Edinburgh book festival admits 'negative' environmental impact on historic garden 'cannot continue indefinitely'

The future of the Edinburgh International Book Festival is under increasing threat due to the “negative” environmental impact of the event on one of the city’s most historic gardens, it has emerged.

Reinstatement work in Charlotte Square Garden is said to have been 'impossible' since October.
Reinstatement work in Charlotte Square Garden is said to have been 'impossible' since October.

Organisers say they are “very concerned” about the gradually declining condition of the 200-year-old Charlotte Square Garden, in the New Town, due to the combined effect of increasing visitor numbers and poor weather.

They admit it has been “impossible” to carry out any reinstatement work since October due to repeated problems with the privately-owned park being waterlogged.

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And they say the growing difficulties in bringing the garden, which attracted a record 265,000 visitors in August, back up to scratch “cannot continue indefinitely.”

The event, which expanded into George Street three years ago, has admitted “long-term investment” is needed to ensure the world-famous event remains in the garden, where it has been staged since the first festival in 1983 It was initially held second year, but has been an annual fixture since 1997.

The square, which was the last section of the first phase of the New Town to be completed in 1820, is described by the Edinburgh World Heritage trust as “one of the finest architectural set-pieces in Europe.”

However its garden has been compared to a “quaking bog” and a “ploughed field” by critics due to its current condition,

A festival spokeswoman said: “We’re very concerned about the impact we have on this magnificent and historically important garden square in the heart of Georgian Edinburgh. As the festival grows, and attracts more visitors, the ground on which it resides is unfortunately being affected.

“Weather conditions in 2019 were particularly challenging. Between July and December, 258mm of rain fell upon Edinburgh compared to 91mm in 2018 and 52mm in 2017.

"Conditions have not improved since Christmas. As a consequence, reinstating the garden has proved impossible. Any attempt to re-turf it while it remains waterlogged would cause long-term damage to the soil structure.”

The festival has been in talks for years with the Charlotte Square Proprietors Association over the declining condition of the garden, but has not reached agreement on how the garden could have new infrastructure installed and a new management regime put in place.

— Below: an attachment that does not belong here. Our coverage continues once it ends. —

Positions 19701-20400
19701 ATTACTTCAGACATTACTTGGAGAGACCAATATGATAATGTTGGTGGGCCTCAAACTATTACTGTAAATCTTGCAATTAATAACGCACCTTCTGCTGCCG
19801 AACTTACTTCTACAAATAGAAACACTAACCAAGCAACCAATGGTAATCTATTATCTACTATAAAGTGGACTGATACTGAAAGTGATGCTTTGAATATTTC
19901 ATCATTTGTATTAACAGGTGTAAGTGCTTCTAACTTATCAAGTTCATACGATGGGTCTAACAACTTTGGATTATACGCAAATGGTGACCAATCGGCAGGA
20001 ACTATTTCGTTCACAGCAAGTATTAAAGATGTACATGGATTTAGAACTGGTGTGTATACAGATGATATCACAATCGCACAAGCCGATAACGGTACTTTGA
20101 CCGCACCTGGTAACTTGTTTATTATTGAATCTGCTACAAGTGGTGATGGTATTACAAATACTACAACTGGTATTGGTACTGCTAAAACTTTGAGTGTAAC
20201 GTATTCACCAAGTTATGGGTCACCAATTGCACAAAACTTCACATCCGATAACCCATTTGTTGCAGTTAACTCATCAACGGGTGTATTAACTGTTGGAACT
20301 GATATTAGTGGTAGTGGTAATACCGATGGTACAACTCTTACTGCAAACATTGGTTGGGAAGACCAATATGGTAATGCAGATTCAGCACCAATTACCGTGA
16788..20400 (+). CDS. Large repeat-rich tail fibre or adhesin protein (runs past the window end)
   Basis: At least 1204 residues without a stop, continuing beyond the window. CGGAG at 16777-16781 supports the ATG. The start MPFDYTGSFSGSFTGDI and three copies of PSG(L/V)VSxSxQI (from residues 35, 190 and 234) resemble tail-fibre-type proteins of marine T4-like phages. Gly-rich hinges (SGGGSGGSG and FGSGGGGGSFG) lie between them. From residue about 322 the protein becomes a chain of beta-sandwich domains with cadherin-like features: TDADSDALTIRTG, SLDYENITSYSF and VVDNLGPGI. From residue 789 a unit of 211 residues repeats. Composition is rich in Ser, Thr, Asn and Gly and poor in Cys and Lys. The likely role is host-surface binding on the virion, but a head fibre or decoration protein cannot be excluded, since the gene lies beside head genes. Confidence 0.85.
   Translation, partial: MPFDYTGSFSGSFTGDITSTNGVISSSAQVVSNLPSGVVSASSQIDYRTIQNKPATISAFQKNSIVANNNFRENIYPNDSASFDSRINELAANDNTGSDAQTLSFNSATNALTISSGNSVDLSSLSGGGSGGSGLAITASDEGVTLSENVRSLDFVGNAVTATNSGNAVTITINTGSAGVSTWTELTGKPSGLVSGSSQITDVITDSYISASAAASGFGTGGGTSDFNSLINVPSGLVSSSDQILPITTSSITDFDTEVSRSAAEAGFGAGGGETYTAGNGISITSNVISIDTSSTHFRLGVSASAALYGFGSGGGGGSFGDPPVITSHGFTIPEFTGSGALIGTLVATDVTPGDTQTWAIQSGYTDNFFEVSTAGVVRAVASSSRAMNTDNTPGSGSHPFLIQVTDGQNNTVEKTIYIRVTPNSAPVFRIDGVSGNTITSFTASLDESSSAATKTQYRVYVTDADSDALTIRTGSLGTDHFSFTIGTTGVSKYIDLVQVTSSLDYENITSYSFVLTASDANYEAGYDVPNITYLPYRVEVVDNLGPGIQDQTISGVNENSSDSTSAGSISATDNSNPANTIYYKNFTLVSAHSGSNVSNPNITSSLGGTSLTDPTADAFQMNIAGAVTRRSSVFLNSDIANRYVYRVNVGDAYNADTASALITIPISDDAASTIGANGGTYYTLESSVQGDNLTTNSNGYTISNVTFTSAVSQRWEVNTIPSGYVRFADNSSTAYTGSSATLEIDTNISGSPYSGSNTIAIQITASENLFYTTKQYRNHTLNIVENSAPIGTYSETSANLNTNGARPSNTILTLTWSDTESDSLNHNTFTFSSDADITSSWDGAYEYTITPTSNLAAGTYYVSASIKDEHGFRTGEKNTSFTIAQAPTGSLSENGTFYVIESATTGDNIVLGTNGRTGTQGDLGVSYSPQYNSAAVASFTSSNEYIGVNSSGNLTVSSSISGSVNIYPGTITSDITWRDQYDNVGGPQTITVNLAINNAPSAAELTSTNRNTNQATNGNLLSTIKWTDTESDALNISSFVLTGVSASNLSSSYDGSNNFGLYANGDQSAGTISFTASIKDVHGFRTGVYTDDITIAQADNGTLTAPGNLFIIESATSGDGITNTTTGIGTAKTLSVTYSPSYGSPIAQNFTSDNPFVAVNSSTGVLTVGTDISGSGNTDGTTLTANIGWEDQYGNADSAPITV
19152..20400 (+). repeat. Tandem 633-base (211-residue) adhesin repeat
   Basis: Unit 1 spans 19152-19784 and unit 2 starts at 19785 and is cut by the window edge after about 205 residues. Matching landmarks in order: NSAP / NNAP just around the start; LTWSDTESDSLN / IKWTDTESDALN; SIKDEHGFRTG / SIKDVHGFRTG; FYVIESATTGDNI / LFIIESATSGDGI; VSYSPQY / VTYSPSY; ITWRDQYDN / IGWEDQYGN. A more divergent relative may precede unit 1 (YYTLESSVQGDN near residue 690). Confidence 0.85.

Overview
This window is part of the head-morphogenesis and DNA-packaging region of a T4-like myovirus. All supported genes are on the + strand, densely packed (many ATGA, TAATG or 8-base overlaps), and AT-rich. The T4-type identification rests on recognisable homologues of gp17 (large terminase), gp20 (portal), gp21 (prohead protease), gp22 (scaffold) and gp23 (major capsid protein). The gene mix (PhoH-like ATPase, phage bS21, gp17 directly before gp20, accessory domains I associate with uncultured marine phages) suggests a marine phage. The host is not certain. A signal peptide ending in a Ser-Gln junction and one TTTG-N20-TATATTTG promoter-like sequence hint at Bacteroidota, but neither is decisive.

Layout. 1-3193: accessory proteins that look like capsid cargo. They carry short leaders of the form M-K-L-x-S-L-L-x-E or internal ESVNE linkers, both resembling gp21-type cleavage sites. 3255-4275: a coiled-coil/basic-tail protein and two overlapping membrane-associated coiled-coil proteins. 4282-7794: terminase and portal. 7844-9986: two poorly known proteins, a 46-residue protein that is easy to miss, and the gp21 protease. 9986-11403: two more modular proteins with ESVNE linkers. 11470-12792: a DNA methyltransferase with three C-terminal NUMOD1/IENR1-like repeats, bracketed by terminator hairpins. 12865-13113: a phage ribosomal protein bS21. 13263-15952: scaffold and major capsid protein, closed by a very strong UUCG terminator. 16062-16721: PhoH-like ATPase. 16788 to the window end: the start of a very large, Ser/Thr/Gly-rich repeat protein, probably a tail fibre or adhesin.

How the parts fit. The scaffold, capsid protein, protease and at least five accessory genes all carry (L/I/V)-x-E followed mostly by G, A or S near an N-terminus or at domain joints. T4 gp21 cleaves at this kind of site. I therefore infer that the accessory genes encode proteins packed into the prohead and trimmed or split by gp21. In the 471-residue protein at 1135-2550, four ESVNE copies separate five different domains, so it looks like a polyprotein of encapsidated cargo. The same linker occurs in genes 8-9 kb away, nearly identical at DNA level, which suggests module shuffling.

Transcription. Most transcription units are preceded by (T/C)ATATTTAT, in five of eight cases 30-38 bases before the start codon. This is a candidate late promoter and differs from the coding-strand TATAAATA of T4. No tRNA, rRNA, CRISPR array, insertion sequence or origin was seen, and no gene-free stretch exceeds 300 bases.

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The festival spokeswoman added: “While we reinstate the Gardens each year following the festival, we are aware that this situation cannot continue indefinitely.

Charlotte Square Garden is said to need at least 1 million worth of infrastructure improvements to allow it to continue to host the book festival.

“The festival, in collaboration with the proprietors, is working on a detailed plan which incorporates drainage, infrastructure, pathways and a long-term tree management strategy. This plan incorporates advice from engineers, landscape architects and arboriculturalists. We are working closely with the proprietors to agree the delivery of this plan.

“The festival’s policy is to keep Charlotte Square Garden as its permanent home. There are currently no plans to move.

"However, we recognise that the garden requires long-term investment. We need to find a balance within Edinburgh where the festivals, which are all culturally, socially and economically important to Edinburgh and Scotland, are able to thrive and develop, without having a negative impact on the environment in which they reside.”

A spokesman for the Charlotte Square Proprietors Association said: “It is unfortunate that the normally rapid reinstatement programme by the book festival has been severely delayed by the wet weather.

The book festival has been based in Charlotte Square Garden since 1983.

“Strenuous efforts are being made to ensure that a means of avoiding this problem in the future is found. We’re committed to making the square available to both the book festival and as wide a variety as possible of other public events throughout the year.”

However Cliff Hague, cliff of the Cockburn Association heritage body, said: “The negative impact that the book festival has on Charlotte Square Gardens is a snapshot of the wider challenges facing Edinburgh and other tourist cities that have become victims of their own success.

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“While talk of ‘managing tourism’ is a step forward from throwing public money at marketing Edinburgh as a destination, we urgently need to find practical solutions before irreparable damage is done. We have to put a higher value on the environment, natural and built.

“There is a limit to how much pressure a garden - or a city - can take before it deteriorates.

“It is time to put major events indoors or on hard standing areas, and to space festivals to smooth out the peak.”

Roddy Smith, chief executive of city centre business group Essential Edinburgh, said: “Keeping the book festival in the square in the long term is everyone’s wish. It just needs some investment in the infrastructure.

The book festival has admitted it is 'very concerned' about the impact the event is having on the 200-year-old garden.

"We will continue to do everything we can to support the book festival to use the westerly block of George Street during August.”

Charlotte Square is described by the Edinburgh World Heritage trust as 'one of the finest architectural set-pieces in Europe.'